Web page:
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Cross-Cutting Areas

Women and Youth

Agriculture is underperforming in many Asia-Pacific countries and one of the reasons for this is
the “gender gap” in agricultural productivity. Across the Asia-Pacific, women are producers and entrepreneurs. However, according to a 2010 FAO report, almost everywhere they cannot access productive resources, markets and services as easily as their male counterparts. This hinders their productivity and reduces their contribution to the agriculture sector and to the achievement of broader economic and social development goals. Women are also underrepresented in agricultural research and fora for decision making.

According to the Population Reference Bureau (2013), over 20 per cent of the Asia-Pacific population is youth. Although only one in five workers are between the age of 15 and 24 years, this group accounts for almost half the region’s jobless persons, according to the estimates of the International Labour Office (ILO). Employment and entrepreneurial opportunities for young people, especially those in rural areas are limited and most of the jobs available are poorly remunerated and generally unattractive to young people. Young people are also underrepresented in decision making.

APAARI recognizes the problem of lost opportunities created through the gender gap and the disengagement of rural youth in agriculture. Women are talented farmers, entrepreneurs and scientists. Youth have enthusiasm and inherent aptitude for technology adoption and innovation. These attributes are being underutilized. APAARI can be a forum where women and youth can have their voices heard and make a bigger contribution through the following strategies:

  1. Women and youth are engaged in productive and rewarding activities in agri-food systems
    • Strengthen the engagement of women and youth in agricultural value chains, agri- industries, businesses and services to enable them to receive a higher share of benefits from integrated markets
    • Improve opportunities for women and youth in agri-food research profession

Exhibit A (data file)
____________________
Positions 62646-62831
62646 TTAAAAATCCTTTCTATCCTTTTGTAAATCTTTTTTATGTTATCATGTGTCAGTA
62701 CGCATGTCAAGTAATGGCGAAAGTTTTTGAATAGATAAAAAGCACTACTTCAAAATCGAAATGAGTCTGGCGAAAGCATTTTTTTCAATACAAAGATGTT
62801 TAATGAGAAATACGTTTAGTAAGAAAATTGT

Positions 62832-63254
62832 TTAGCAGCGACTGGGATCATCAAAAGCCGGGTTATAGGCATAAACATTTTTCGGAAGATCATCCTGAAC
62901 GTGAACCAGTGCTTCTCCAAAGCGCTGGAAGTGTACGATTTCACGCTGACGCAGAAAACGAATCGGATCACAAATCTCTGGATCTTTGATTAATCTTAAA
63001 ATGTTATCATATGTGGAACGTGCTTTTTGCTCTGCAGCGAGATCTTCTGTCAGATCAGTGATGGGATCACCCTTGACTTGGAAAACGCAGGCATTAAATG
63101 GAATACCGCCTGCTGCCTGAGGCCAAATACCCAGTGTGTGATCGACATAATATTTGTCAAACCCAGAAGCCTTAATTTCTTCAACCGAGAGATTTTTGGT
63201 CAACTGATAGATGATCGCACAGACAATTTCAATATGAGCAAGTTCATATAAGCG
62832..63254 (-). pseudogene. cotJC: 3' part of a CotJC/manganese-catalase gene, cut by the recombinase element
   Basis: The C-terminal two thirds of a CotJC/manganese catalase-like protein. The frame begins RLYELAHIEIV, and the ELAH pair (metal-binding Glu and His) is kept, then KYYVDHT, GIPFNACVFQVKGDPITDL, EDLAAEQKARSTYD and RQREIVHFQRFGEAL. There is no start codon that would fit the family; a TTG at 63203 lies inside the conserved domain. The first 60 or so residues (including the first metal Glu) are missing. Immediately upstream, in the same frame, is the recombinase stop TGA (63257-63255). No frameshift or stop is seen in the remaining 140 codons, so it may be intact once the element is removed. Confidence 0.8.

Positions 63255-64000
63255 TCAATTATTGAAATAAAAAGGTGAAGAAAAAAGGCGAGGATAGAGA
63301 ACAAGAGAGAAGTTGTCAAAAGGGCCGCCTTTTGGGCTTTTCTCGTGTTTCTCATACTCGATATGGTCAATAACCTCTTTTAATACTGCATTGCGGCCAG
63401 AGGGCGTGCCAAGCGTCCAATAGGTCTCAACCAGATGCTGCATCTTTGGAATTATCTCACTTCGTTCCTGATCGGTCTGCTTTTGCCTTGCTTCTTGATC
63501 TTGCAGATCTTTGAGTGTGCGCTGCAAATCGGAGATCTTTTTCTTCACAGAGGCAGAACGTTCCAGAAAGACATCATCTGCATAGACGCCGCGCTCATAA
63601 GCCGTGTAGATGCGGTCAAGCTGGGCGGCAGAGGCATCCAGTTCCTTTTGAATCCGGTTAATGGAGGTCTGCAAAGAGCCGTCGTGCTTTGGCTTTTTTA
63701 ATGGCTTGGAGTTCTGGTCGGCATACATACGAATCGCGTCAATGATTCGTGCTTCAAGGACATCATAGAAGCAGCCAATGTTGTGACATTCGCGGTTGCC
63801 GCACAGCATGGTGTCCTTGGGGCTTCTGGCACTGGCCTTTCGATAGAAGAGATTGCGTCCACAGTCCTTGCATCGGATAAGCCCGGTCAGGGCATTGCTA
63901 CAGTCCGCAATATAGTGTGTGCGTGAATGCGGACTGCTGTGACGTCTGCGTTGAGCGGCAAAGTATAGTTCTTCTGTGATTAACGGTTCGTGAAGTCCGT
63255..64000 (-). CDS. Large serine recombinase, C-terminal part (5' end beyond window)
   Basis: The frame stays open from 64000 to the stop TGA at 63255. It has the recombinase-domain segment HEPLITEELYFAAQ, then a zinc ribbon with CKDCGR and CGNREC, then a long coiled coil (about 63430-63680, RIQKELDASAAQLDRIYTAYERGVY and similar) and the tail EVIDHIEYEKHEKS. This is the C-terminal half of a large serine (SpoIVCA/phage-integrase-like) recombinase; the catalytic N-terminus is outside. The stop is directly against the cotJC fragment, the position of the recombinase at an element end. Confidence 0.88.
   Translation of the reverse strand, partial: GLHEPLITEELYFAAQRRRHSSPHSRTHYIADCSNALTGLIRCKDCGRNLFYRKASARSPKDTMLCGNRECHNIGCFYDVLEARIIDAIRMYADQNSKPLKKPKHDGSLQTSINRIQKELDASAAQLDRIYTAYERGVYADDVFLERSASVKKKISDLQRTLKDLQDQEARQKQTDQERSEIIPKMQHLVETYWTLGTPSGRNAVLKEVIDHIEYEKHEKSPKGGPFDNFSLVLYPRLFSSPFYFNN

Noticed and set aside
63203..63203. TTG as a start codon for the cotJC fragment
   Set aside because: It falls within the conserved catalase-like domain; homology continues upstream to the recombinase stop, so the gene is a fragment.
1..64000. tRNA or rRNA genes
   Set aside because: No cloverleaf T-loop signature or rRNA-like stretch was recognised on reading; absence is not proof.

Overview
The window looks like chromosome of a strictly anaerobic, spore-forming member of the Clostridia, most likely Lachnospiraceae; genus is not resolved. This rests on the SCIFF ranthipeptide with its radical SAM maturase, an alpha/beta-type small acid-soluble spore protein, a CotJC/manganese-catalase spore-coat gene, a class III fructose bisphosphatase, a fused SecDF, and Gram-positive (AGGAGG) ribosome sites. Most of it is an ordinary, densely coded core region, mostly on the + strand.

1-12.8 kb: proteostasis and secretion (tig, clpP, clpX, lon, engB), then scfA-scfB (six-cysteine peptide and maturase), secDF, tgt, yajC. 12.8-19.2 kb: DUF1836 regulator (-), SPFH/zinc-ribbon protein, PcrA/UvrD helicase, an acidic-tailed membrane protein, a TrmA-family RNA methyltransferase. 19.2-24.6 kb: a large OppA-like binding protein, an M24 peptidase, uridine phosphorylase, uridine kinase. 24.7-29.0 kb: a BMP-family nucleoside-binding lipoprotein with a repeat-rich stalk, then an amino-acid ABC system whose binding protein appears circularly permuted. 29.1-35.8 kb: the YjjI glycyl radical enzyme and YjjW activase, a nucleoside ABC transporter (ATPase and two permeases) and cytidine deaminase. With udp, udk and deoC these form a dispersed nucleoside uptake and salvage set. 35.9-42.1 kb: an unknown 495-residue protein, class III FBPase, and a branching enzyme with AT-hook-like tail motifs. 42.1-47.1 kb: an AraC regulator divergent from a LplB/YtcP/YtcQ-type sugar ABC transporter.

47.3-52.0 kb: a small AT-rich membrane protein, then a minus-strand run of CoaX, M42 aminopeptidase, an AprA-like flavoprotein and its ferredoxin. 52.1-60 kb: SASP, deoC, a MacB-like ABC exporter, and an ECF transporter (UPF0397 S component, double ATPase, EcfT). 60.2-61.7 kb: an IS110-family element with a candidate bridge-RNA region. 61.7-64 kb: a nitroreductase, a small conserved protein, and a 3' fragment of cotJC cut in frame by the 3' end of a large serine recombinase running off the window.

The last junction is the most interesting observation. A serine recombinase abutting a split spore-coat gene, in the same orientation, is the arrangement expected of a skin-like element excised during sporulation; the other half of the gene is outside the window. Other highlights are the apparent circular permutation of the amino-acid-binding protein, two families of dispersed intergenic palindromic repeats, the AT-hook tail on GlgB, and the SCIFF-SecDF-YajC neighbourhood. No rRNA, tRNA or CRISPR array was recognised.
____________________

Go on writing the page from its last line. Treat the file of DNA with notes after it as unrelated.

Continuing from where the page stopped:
• Build capacity of women and youth in value addition, agri-food research and extension
  1. Women and youth are appropriately represented in policy and decision making in AFS
    • Strengthen organizations of women and youth at national and regional levels to give them greater voice
    • Ensure inclusive representation of women and youth in APAARI

APAARI members and partners will implement these strategies, for example, by documenting and sharing success stories on value adding activities that are attracting women and youth; involving more women and youth in expert consultations related to value chains; involving more women and youth in analytical work and communication campaigns; promoting research scholarships and other work opportunities for women and youth; coordinating training for women and youth in value addition, agri-food research and extension, entrepreneurship, ICT and knowledge management; creating opportunities for women and youth to engage in regional and global dialogue; and including women and youth in APAARI governance and policy decision making.

Foresight and Visioning

Foresight and visioning will allow APAARI to analyse changes in the development context, trends,
challenges and opportunities emerging over time and space and adjust its priorities and implementation
plans accordingly. This realignment will occur through ongoing foresight and visioning exercises. Such exercises will also encourage innovation and analysis that can be turned into actions to effectively address the future development of agri-food systems. These will focus on themes and APAARI programmes and will also include the community-based foresight and prioritization of regional needs to set the agenda for collective action.  The key strategy for foresight and visioning is “Developments, trends and changing needs that may impact on the realization of Vision 2030, are continuously monitored and evaluated and turned into actions.”